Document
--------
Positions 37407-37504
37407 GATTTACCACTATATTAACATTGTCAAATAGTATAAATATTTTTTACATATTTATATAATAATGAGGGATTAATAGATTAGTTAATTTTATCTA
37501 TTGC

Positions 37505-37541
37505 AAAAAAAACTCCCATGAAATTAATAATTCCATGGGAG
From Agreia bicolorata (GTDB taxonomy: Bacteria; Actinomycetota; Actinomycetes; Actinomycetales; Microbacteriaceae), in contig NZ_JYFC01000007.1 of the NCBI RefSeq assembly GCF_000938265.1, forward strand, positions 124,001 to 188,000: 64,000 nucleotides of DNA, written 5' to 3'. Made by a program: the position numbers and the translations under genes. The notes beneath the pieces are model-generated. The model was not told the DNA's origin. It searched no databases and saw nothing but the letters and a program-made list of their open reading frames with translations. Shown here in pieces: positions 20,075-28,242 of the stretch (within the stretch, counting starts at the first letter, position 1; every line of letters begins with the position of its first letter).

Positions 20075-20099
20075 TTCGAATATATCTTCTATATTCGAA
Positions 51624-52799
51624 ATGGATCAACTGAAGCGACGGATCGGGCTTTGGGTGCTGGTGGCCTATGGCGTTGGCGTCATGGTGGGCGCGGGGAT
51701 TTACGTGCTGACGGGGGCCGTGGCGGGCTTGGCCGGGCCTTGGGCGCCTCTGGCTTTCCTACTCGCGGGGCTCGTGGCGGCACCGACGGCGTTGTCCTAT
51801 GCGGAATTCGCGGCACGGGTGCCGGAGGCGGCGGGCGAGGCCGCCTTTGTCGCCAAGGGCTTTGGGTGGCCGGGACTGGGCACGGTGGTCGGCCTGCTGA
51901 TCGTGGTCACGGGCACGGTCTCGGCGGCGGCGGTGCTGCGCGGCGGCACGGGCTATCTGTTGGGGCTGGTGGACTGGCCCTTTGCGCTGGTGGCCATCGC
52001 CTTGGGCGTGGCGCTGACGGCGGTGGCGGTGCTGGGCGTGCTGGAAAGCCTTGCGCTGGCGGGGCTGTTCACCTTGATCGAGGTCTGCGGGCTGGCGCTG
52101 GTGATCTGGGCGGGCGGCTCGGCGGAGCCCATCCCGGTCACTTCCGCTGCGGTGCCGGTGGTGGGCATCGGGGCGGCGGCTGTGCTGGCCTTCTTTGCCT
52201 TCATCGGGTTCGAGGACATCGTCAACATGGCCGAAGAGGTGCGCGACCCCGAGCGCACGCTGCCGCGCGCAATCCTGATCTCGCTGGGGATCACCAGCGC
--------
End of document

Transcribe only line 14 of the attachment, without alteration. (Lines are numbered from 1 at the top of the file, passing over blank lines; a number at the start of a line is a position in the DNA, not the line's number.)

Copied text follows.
52001 CTTGGGCGTGGCGCTGACGGCGGTGGCGGTGCTGGGCGTGCTGGAAAGCCTTGCGCTGGCGGGGCTGTTCACCTTGATCGAGGTCTGCGGGCTGGCGCTG